Date:

Artist’s fantasy home gets Grade II listed status

A flat, transformed by artist, Ron Gittins, has been granted Grade II listed status by Historic England.

The Silverdale Road flat, located in Birkenhead, England, was the home of Ron until his death at the age of 79.

- Advertisement -

Known to his local community as a colourful and flamboyantly eccentric, Ron would often be seen dressed in homemade costumes, such as military uniforms, as a Roman centurion, or busking as a troubadour.

Between 1986 and 2019, Ron created a hidden visionary environment within his flat, with inspiration drawn from Ancient Egypt, the Minoans, and Ancient Greece.

He constructed a lion and Minotaur shaped fireplace by hand using wet clay, and created murals painted from the floor to ceiling. Within the kitchen area he built a Roman or Middle Eastern bread oven, and in the rear bedroom he installed a fireplace with salmon jambs.

Image Credit : Historic England

Despite Ron renting the flat, his tenancy agreement allowed him to decorate the interior of the property to his own taste without prior written consent of the Landlord. However, fearing expulsion should his landlord ever find out, he kept his fantasy flat a secret, even from his entire family.

- Advertisement -

Following his death, the flat was put up for auction in 2022, prompting a campaign to raise funds to purchase the building and secure Ron’s creations.

As of 2024, the flat has now been given a Grade II listed status to protect the unique visionary environment, which according to Historic England, is a “notable example of large-scale Outsider Art created outside the influence of the mainstream art world”.

“Outsider Art is an internationally recognised creative phenomenon understood by mainstream museums and galleries and increasingly popular with collectors and curators. It often transcends genres and goes under a variety of umbrella terms, including Art Brut (raw art), Folk art, Intuitive art/Visionary art and Naïve art,” added Historic England.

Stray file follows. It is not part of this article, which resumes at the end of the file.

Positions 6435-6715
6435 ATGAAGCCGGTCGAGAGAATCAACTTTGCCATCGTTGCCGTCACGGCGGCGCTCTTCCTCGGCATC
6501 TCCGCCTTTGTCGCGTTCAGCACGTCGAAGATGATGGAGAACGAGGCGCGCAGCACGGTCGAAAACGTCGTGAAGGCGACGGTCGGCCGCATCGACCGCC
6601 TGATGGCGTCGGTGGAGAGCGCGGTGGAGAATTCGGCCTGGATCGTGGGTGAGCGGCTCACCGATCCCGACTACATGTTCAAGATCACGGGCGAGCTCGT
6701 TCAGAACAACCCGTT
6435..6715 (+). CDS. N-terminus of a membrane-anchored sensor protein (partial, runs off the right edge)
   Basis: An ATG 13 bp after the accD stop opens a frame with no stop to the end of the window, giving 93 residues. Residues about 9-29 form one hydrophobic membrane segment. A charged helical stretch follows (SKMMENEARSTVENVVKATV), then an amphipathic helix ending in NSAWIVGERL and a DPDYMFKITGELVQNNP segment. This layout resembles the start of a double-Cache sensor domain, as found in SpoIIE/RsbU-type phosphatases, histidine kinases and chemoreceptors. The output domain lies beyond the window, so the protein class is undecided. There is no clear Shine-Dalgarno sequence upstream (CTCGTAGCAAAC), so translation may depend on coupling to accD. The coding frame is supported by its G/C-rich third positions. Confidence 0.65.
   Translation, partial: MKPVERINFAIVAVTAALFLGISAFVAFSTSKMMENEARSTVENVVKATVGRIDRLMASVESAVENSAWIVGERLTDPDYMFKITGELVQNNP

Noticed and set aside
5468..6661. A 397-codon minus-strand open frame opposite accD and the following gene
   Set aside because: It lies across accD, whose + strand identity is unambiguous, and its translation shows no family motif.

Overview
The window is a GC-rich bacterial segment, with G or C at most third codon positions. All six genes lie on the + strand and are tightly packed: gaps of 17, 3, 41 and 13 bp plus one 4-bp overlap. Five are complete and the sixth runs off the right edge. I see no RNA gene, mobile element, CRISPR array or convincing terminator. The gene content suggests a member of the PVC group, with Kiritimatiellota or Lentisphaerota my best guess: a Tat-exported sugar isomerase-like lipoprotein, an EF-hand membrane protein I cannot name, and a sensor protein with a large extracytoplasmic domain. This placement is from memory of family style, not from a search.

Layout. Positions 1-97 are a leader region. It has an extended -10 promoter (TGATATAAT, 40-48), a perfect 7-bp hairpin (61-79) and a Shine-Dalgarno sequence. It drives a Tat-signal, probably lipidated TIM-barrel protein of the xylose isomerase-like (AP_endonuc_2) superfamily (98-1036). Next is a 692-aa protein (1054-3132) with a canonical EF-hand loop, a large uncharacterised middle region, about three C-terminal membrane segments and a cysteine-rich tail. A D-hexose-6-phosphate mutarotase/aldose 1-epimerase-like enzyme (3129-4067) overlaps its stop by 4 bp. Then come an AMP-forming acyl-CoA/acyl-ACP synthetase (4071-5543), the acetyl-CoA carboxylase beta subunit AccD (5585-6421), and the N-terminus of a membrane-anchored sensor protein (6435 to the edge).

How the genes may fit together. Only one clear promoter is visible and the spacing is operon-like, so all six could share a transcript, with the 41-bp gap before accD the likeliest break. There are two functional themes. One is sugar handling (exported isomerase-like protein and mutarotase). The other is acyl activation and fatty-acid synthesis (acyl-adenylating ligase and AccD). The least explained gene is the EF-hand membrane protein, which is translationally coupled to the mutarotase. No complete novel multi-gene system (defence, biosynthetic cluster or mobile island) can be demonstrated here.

Header Image Credit : Historic England

Sources : Historic England | Ron’s Place

- Advertisement -
spot_img
Mark Milligan
Mark Milligan
Mark Milligan is multi-award-winning journalist and the Managing Editor at HeritageDaily. His background is in archaeology and computer science, having written over 7,500 articles across several online publications. Mark is a member of the Association of British Science Writers (ABSW), the World Federation of Science Journalists, and in 2023 was the recipient of the British Citizen Award for Education, the BCA Medal of Honour, and the UK Prime Minister's Points of Light Award.
spot_img

Mobile Application

spot_img

Related Articles

Archaeologists find missing head of Deva from the Victory Gate of Angkor Thom

Archaeologists from Cambodia’s national heritage authority (APSARA) have discovered the long-lost missing head of a Deva statue from the Victory Gate of Angkor Thom.

Archaeologists search crash site of WWII B-17 for lost pilot

Archaeologists from Cotswold Archaeology are excavating the crash site of a WWII B-17 Flying Fortress in an English woodland.

Roman Era tomb found guarded by carved bull heads

Archaeologists excavating at the ancient Tharsa necropolis have uncovered a Roman Era tomb guarded by two carved bull heads.

Revolutionary war barracks discovered at Colonial Williamsburg

Archaeologists excavating at Colonial Williamsburg have discovered a barracks for soldiers of the Continental Army during the American War of Independence.

Pleistocene hunter-gatherers settled in Cyprus thousands of years earlier than previously thought

Archaeologists have found that Pleistocene hunter-gatherers settled in Cyprus thousands of years earlier than previously thought.

Groundbreaking study reveals new insights into chosen locations of pyramids’ sites

A groundbreaking study, published in the journal Communications Earth & Environment, has revealed why the largest concentration of pyramids in Egypt were built along a narrow desert strip.

Soldiers’ graffiti depicting hangings found on door at Dover Castle

Conservation of a Georgian door at Dover Castle has revealed etchings depicting hangings and graffiti from time of French Revolution.

Archaeologists find Roman villa with ornate indoor plunge pool

Archaeologists from the National Institute of Cultural Heritage have uncovered a Roman villa with an indoor plunge pool during excavations at the port city of Durrës, Albania.